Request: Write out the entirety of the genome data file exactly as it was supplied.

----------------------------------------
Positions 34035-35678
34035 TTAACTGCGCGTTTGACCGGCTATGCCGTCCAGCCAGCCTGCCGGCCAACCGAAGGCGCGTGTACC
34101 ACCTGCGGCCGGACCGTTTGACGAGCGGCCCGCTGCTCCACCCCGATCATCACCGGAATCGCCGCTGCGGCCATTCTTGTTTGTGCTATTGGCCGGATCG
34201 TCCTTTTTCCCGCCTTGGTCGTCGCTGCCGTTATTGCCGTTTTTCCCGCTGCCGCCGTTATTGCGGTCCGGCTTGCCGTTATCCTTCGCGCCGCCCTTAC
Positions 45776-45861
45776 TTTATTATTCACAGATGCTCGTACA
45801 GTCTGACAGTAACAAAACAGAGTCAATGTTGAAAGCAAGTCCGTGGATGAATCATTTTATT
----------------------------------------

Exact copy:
Positions 34035-35678
34035 TTAACTGCGCGTTTGACCGGCTATGCCGTCCAGCCAGCCTGCCGGCCAACCGAAGGCGCGTGTACC
34101 ACCTGCGGCCGGACCGTTTGACGAGCGGCCCGCTGCTCCACCCCGATCATCACCGGAATCGCCGCTGCGGCCATTCTTGTTTGTGCTATTGGCCGGATCG
34201 TCCTTTTTCCCGCCTTGGTCGTCGCTGCCGTTATTGCCGTTTTTCCCGCTGCCGCCGTTATTGCGGTCCGGCTTGCCGTTATCCTTCGCGCCGCCCTTAC
Positions 45776-45861
45776 TTTATTATTCACAGATGCTCGTACA
45801 GTCTGACAGTAACAAAACAGAGTCAATGTTGAAAGCAAGTCCGTGGATGAATCATTTTATT